Do you try to teach someone to swim butterfly when they cannot swim? Can a swimming teacher learn anything if they don’t have access to a swimming pool? This is what it felt like – clearly OER is never suitable for everyone – the learning outcomes must come first, then how to deliver these in a way that suits the participants. There’s a saying in advertising, ‘preach to the converted’ i.e. you are selling goods and services to people who want them anyway. The easiest ‘sell’ would be to create a course on digital skills for those who are just coming online and are eager to acquire the skills, rather than a group that includes those who have no digital skills and are even belligerent or disinclined to take any interest.
Coming from Learning & Development we have sometimes been expected to ‘shoehorn’ other people’s content, or the client’s old content, into the production. We decline. We will use the material to inform the production process only. There is a reason, for narrative and continuity why I still feel that creating your own bespoke content is often a better alternative, otherwise there can be discontinuity, the need for writing in caveats, or simply reversioning as participants take a negative view of the smallest of things – say US English used instead of UK English.
to the Web and digital skills
Learning on the go
Just in time or applied resources and tools.
Websites and social media
Twitter, Facebook … WordPress
6 Learning Methods Every Teacher Should Have
Find a variety of content on MSM Website related to schedules, programmes, events, Swim21, contacts and compliance
Download and open PDF files.
Login and add personal details
Searching: Making the most of being online (BBC Webwise)
Searching the Internet (UK GOV)
Locate Swim21, download the Code of Ethics PDF, email the Swim21 Officer to say that you agree to abide by these guidelines.
Select a video on swimming technique from the Breakwater Swimming Website and note tips you would use in a training or teaching session.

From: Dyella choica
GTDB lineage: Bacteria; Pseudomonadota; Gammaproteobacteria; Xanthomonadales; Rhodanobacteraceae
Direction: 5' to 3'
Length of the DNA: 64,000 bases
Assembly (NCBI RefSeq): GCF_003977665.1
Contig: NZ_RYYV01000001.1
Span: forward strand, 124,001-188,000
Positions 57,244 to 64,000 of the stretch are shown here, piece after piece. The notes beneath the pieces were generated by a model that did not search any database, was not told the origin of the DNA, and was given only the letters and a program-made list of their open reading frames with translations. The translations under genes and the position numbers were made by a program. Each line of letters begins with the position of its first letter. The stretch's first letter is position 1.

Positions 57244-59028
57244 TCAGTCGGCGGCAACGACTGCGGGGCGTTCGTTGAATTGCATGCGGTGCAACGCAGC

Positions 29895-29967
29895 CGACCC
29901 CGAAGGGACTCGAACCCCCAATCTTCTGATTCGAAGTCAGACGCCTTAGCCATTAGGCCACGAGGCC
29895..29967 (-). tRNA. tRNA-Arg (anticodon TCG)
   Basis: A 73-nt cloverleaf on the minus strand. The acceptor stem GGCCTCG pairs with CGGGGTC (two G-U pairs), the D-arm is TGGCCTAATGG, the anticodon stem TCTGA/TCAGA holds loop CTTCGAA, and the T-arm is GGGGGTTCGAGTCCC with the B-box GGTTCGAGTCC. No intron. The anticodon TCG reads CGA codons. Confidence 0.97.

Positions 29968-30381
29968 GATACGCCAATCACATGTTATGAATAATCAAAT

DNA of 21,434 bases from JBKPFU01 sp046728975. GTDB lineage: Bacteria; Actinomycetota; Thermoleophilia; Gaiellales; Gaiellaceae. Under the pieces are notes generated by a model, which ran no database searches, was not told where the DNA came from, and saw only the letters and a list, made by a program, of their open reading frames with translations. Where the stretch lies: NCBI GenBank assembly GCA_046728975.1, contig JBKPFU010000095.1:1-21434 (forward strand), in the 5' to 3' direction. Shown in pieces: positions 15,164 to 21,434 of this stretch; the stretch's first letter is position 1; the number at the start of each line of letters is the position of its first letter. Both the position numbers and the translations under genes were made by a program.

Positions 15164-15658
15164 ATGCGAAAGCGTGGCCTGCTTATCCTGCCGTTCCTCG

Register with IoS
Find and do a 1 hour free CPD of your choices
Register with the Institute of Swimming
Do a Free Continual Professional Development (CPD) refreshed – 1 hour
Working and Learning in Sports and Fitness
Open Learn, The OU
How to develop reflective skills and improve leadership techniques. Part of The OU course E113 Working and learning in sport and fitness.
Register withe blog host
Create a journal entry on a session and reflect
Find and comment on other club and personal blogs
Create and load video
Blogging, a tool used to reflect and learn
Twitter Users. A Guide to the Law (BBC Webwise)
It was recently announced that a company had created a connector or ‘brick’ that allows those playing with either Lego bricks or Konnex to connect to two. It strikes me that OER requires some conformity in the creation of the learning resource in the first place to allow such bonds and that templates or connectors are required too. However, even if the learning resource is an idea expressed as a doodle with some text or a series of annotated diagrams from a whiteboard that are photographer and put online I believe this is far preferable to shoehorning another’s ideas into your learning design. Can you construct a new short story by lifting paragraphs from others? Can you construct original Shakespeare by mashing up lines from different monologues? Can you create a coherent painting by grabbing elements from a number of masters? This isn’t the same as the remixing musicians do, or is it? This isn’t the same as taking a cooking recipe and changing some of the ingredients – it is about the quality, truth, conviction, coherence and flow of a persuasive narrative.
My greatest challenge is the nature of the intended audience, whilst ‘Swimming Teachers and Coaches’ is one way to define them, for most this is a volunteer role for an hour or so a week, for a few more a modest part-time and paid role for perhaps 6 to 8 hours and only part-time and professional for 3 or 4 – say 12-16, sometimes 22 hours a week. They are a disparate group too – from airline pilots and Doctors, to a retired postman and an assistant in Waitrose who left school with no qualifications and now understand that they have Dyslexia. One is doing an MA in Sports Science online, another gets his wife to receive and send emails – yet another her husband. This spectrum of digitally literate ‘residents’ to the ‘occasional visitor’ even the non-user – and in some cases belligerently ante-Internet means that to reach this group requires more group workshops, face to face applied ‘poolside on the job’ and hand-outs. Content online needs to be printable so that if necessary intermediaries can print off in specific fonts onto coloured paper for those with Dyslexia. Content in the post, the traditionally distance learning approach would be favoured by some.
Links no longer valid or content removed, sometimes for declared copyright issues, such as here. Not having adequate input into the bespoke construction of the content in the first place, and then the possibility that the content may be removed is a problem.